OneCity Vancouver party promises allowing six-storey rental housing buildings everywhere

Sep 6 2022, 10:39 pm

Imagine six-storey purpose-built rental housing buildings constructed on Vancouver’s “Golden Mile” along Point Grey Road in Kitsilano and within the mansion areas of the West Point Grey and Shaughnessy neighbourhoods.

A proposed policy announced today under OneCity Vancouver party’s civic election campaign platform would allow six-storey rental housing buildings everywhere across Vancouver, along with ground-level retail and restaurant uses.

The same low-rise residential development policy would also allow four-storey condominium buildings everywhere, with land lift captured by the municipal government and redirected as public investments in affordable housing and community amenities and facilities. There would also be policy changes to encourage the inclusion of more two- and three-bedroom units for larger families.

Tenants in existing rental housing in the development sites would be offered protections through a right-of-return policy at a comparable unit at the same rate before redevelopment.

OneCity’s low-rise proposal would essentially be a city-wide expansion of Vancouver City Council’s six-storey rental building policy for major streets, approved in December 2021. This policy has since catalyzed a surge in proposals that fit under the framework.

“Making Vancouver liveable means making sure working people can afford to live here,” said incumbent OneCity councillor Christine Boyle in a statement.

“If we stay on the road we’re on, Vancouver will become a gated community for the rich, with working people priced out of the city and forced into long commutes. We cannot and will not let that happen. That’s why we’re stacking the deck for social, co-op and non-market housing. And we make no apologies for it.”

Currently, there are about 68,000 single-family lots across Vancouver, with 57% of the city zoned for single-detached homes.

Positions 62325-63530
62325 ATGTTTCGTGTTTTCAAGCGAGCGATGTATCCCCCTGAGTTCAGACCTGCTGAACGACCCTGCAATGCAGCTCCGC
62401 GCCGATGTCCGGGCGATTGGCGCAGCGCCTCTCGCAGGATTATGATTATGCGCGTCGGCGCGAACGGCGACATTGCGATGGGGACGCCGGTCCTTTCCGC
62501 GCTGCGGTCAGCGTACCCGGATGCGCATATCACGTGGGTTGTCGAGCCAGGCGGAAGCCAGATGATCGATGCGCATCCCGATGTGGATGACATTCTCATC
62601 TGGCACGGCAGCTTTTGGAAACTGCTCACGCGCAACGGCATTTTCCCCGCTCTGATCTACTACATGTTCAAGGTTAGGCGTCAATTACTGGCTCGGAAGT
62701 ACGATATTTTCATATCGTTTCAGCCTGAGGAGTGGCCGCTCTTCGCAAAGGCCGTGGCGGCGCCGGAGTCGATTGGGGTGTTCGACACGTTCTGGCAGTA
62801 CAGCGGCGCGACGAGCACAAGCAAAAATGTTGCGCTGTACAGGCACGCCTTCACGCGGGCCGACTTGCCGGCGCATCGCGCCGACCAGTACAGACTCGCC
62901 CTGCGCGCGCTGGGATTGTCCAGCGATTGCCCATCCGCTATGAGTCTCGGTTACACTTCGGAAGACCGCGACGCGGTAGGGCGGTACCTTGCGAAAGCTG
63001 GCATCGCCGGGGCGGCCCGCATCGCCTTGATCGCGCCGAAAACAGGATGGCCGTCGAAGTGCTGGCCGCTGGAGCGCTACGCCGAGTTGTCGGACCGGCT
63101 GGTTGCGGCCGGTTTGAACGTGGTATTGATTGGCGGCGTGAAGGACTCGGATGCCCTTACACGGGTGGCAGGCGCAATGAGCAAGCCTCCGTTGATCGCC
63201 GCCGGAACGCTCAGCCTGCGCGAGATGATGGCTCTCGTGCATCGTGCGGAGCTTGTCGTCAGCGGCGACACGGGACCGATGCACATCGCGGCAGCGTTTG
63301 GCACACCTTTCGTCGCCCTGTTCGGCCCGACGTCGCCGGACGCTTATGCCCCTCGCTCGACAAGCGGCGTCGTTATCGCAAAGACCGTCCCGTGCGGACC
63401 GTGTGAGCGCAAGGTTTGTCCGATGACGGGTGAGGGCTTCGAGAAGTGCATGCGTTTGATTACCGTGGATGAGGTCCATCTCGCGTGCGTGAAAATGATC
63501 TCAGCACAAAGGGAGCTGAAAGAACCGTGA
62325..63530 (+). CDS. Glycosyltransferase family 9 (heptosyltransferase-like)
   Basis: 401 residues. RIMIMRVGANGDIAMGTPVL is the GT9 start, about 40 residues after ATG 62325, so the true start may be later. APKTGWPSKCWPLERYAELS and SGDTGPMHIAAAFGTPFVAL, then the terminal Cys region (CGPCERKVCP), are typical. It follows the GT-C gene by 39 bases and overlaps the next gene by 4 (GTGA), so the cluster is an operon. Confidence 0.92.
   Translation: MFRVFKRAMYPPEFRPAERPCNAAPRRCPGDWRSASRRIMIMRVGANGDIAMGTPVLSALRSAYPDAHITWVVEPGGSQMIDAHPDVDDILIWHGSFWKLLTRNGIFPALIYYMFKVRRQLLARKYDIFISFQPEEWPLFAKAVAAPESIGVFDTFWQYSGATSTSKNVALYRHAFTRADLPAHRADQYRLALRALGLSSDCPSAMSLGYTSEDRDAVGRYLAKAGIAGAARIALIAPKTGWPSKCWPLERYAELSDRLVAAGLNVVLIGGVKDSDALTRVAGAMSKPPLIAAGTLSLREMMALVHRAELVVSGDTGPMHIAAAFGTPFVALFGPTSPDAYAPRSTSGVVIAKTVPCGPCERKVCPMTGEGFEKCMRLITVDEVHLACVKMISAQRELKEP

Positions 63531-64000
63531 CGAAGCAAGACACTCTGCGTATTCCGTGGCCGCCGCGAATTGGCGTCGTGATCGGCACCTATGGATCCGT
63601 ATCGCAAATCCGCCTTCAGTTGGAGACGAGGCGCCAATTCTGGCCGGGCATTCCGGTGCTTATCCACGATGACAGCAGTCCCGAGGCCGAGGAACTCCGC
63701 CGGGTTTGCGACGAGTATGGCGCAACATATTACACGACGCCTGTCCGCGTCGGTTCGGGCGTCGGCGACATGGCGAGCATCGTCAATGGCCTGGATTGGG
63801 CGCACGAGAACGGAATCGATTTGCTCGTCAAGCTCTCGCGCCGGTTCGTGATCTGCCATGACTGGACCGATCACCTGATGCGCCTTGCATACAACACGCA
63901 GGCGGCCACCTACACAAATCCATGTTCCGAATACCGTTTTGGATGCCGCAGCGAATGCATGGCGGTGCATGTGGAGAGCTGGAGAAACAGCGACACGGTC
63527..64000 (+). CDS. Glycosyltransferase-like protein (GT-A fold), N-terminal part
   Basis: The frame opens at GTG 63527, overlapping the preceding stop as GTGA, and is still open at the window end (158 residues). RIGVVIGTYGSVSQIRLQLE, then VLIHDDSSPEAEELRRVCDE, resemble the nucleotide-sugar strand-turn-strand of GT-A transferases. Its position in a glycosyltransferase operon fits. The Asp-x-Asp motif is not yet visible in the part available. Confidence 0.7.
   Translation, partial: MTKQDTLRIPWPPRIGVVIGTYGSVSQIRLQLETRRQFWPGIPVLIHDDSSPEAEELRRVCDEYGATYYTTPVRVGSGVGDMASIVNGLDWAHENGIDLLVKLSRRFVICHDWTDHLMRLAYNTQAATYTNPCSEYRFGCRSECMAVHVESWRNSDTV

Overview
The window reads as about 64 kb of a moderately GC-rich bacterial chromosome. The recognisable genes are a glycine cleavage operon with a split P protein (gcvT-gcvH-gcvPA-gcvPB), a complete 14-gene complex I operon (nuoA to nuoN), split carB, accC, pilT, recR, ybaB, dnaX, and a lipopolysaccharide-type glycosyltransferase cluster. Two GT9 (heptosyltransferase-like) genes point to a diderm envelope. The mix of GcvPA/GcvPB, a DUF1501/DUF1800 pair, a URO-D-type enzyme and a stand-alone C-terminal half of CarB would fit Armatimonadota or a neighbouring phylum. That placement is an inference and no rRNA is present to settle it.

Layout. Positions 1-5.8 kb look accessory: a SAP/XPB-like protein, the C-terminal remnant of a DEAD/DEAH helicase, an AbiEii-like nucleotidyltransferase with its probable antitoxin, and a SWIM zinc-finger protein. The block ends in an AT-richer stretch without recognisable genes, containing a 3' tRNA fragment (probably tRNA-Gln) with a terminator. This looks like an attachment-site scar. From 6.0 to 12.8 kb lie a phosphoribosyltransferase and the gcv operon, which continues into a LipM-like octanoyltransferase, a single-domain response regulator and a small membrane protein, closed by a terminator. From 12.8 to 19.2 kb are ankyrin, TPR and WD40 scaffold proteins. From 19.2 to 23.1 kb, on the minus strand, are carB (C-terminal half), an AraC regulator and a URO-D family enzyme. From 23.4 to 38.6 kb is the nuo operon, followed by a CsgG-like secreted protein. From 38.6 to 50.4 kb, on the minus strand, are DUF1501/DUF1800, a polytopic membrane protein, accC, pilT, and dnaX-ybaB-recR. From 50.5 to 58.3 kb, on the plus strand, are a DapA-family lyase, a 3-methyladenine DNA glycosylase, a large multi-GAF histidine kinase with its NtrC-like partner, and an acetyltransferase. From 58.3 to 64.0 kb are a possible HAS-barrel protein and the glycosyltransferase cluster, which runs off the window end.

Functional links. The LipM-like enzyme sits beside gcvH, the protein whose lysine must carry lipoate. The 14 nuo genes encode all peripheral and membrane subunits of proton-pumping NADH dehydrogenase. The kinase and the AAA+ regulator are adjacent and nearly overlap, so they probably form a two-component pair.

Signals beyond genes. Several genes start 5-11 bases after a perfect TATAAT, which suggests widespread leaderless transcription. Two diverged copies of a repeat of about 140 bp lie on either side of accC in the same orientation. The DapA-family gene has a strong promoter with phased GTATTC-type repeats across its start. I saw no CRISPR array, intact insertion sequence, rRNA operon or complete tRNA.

Additionally, the OneCity housing platform would grant the municipal government’s Vancouver Affordable Housing Agency new powers of the right-of-first refusal to buy all land that comes onto the market for affordable housing projects.

Affordable housing projects by the municipal government and partners like non-profit housing societies and cooperatives would be allowed greater flexibility on height and other restrictions, which would improve the financial viability of such projects, including the ability to receive funding from the federal and provincial governments.

Furthermore, both market and non-market housing that meets requirements will be able to go through a streamlined municipal rezoning and permitting process. Instead of public hearings with City Council, the decisions on projects that already fulfill all requirements will be made a responsibility of City staff. This new regulatory framework will expedite the implementation of new additional housing supply and “end the political micromanagement of housing in Vancouver.”

OneCity has named four candidates for City Council, three candidates for the Vancouver Park Board, and five candidates for the Vancouver School Board.

The civic election is scheduled for October 15, 2022.

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